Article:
25 April 2018

Some instances of apparent duplicate publication by Dr. Robert J. Sternberg

Dr. Robert J. Sternberg is a past president of the American Psychological Association, currently at Cornell University, with a CV that is over 100 pages long [PDF] and, according to Google Scholar, almost 150,000 citations.

Recently, some people have been complaining that too many of those are self-citations, leading to a formal petition to the APS Publication CommitteeBut sometimes, it seems, Dr. Sternberg prefers to make productive use of his previous work in a more direct manner.  I was recently contacted by Brendan O'Connor, a graduate student at the University of Leicester, who had noticed that some of the text in Dr. Sternberg's many articles and chapters appeared to be almost identical. It seems that he may be on to something.

Exhibit 1

Brendan—who clearly has a promising career ahead of him as a data thug, should he choose that line of work—noticed that this 2010 article by Dr. Sternberg was basically a mashup of this article of his from the same year and this book chapter of his from 2002. One of the very few meaningful differences in the chunks that were recycled between the two 2010 articles is that the term "school psychology" is used in the mashup article to replace "cognitive education" from the other; this may perhaps not be unrelated to the fact that the former was published in School Psychology International (SPI) and the latter in the Journal of Cognitive Education and Psychology (JCEP). If you want to see just how much of the SPI article was recycled from the other two sources, have a look at this. Yellow highlighted text is copied verbatim from the 2002 chapter, green from the JCEP article. You can see that about 95% of the text is in one or the other colour:
Curiously, despite Dr. Sternberg's considerable appetite for self-citation (there are 26 citations of his own chapters or articles, plus 1 of a chapter in a book that he edited, in the JCEP article; 25 plus 5 in the SPI article), neither of the 2010 articles cites the other, even as "in press" or "manuscript under review"; nor does either of them cite the 2002 book chapter. If previously published work is so good that you want to copy big chunks from it, why would you not also cite it?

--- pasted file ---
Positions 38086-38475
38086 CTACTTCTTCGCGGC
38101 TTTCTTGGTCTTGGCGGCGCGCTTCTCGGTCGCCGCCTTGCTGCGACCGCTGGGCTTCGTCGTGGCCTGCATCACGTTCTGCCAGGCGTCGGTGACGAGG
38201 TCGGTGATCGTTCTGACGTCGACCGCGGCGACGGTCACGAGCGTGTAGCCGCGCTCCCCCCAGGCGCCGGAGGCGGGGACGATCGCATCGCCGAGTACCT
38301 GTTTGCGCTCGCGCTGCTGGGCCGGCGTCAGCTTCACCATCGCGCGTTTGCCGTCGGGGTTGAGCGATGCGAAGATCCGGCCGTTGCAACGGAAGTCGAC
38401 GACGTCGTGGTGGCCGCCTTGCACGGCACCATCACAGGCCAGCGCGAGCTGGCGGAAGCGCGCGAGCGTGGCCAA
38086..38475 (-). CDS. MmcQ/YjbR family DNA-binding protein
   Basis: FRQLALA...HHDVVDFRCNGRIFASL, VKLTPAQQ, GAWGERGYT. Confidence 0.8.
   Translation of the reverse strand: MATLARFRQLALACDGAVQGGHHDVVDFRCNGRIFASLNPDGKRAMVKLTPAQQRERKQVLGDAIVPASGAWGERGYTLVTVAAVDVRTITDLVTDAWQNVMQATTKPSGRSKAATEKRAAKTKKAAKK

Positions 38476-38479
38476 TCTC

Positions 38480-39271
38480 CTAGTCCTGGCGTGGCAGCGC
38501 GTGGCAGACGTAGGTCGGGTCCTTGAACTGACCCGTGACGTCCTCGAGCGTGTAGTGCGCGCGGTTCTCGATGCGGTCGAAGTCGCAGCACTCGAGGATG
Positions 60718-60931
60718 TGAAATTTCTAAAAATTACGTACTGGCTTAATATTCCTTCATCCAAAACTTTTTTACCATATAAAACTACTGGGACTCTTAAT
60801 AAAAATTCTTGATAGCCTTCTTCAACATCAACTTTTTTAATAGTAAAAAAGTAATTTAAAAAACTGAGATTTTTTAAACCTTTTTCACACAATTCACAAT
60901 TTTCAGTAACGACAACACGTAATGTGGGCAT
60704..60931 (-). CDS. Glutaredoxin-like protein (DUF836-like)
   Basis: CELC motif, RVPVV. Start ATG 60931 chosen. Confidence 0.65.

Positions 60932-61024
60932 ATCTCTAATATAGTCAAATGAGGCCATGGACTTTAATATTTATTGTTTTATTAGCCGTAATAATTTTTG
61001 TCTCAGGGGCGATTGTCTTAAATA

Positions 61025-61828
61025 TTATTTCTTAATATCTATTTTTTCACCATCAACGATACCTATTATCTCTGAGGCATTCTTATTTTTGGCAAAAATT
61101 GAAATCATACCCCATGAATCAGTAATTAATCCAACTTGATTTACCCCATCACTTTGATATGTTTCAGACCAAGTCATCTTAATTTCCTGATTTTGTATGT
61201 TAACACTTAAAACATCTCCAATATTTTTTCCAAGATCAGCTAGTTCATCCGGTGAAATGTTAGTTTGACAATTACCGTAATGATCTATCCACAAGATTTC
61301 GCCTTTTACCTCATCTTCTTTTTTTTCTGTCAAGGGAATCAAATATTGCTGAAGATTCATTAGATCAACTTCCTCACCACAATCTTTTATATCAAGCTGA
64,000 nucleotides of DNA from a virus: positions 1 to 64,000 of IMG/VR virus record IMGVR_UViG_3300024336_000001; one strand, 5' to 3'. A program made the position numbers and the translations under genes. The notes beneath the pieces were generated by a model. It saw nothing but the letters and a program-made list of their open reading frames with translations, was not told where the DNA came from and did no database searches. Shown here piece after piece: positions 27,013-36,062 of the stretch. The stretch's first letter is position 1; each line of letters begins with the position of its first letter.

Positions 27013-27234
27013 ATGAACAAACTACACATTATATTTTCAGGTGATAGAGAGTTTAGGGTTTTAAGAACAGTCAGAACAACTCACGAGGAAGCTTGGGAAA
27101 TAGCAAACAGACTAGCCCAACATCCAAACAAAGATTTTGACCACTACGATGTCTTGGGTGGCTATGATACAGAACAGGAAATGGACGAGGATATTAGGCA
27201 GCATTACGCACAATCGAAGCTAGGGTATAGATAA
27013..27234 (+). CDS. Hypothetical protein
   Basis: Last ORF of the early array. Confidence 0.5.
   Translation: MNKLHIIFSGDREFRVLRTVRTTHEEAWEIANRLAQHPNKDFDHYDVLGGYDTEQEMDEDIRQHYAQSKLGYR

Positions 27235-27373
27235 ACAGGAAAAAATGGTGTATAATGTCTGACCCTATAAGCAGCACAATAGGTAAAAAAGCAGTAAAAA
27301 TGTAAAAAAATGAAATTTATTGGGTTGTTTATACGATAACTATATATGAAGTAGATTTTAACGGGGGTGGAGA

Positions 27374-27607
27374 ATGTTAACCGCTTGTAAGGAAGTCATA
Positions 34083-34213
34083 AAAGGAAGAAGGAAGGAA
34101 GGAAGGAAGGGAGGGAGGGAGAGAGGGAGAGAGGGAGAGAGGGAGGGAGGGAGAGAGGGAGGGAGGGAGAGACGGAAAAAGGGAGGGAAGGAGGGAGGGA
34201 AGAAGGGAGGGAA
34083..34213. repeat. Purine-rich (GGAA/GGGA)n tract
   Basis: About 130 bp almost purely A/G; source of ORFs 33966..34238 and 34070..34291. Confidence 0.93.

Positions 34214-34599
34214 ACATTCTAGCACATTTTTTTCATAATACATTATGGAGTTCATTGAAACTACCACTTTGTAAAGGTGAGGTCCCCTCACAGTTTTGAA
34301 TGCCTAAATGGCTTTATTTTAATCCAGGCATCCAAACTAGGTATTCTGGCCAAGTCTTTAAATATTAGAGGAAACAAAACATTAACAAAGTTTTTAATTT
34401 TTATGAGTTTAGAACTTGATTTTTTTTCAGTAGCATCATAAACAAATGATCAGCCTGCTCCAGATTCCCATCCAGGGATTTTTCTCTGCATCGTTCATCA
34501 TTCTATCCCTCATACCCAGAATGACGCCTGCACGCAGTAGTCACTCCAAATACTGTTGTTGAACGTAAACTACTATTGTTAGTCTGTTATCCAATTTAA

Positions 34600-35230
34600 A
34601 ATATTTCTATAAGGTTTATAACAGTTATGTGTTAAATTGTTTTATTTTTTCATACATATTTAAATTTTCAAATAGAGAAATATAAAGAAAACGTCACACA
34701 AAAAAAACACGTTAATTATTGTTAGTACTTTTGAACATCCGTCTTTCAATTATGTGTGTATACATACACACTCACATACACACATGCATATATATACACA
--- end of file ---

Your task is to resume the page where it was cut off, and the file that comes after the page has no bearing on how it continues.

Exhibit 2

Inspired by Brendan's discovery, I decided to see if I could find any more examples. I downloaded Dr. Sternberg's CV and selected a couple of articles at random, then spent a few minutes googling some sentences that looked like the kind of generic observations that an author in search of making "efficient" use of his time might want to re-use.  On about the third attempt, after less than ten minutes of looking, I found a pair of articles, from 2003 and 2004, by Dr. Sternberg and Dr. Elena Grigorenko, with considerable overlaps in their text. About 60% of the text in the later article (which is about the general school student population) has been recycled from the earlier one (which is about gifted children), as you can see here (2003 on the left, 2004 on the right). The little blue paragraph in the 2004 article has also come from another source; see exhibit 4.
Neither of these articles cites the other, even as "in press" or "manuscript in preparation".

Exhibit 3

I wondered whether some of the text that was shared between the above pair of articles might have been used in other publications as well. It didn't take long(*) to find Dr. Sternberg's contribution (chapter 6) to this 2012 book, in which the vast majority of the text (around 85%, I estimate) has been assembled almost entirely from previous publications: chapter 11 of this 1990 book by Dr. Sternberg (blue), this 1998 chapter by Dr. Janet Davidson and Dr. Sternberg (green), the above-mentioned 2003 article by Dr. Sternberg and Dr. Grigorenko (yellow), and chapter 10 of this 2010 book by Dr. Sternberg, Dr. Linda Jarvin, and Dr. Grigorenko (pink).

Once again, despite the fact that this chapter cites 59 of Dr. Sternberg's own publications and another 10 chapters by other people in books that he (co-)edited, none of those citations are to the four works that were the source of all the highlighted text in the above illustration.

Now, sometimes one finds book chapters that are based on previous work. In such cases, it is the usual practice to include a note to that effect. And indeed, two chapters (numbered 26 and 27) in that 2012 book edited by Dr. Dawn Flanagan and Dr. Patti Harrison, contain an acknowledgement along the lines of "This chapter is adapted from <reference>.  Copyright 20xx by <publisher>.  Adapted by permission". But there is no such disclosure in chapter 6.

Exhibit 4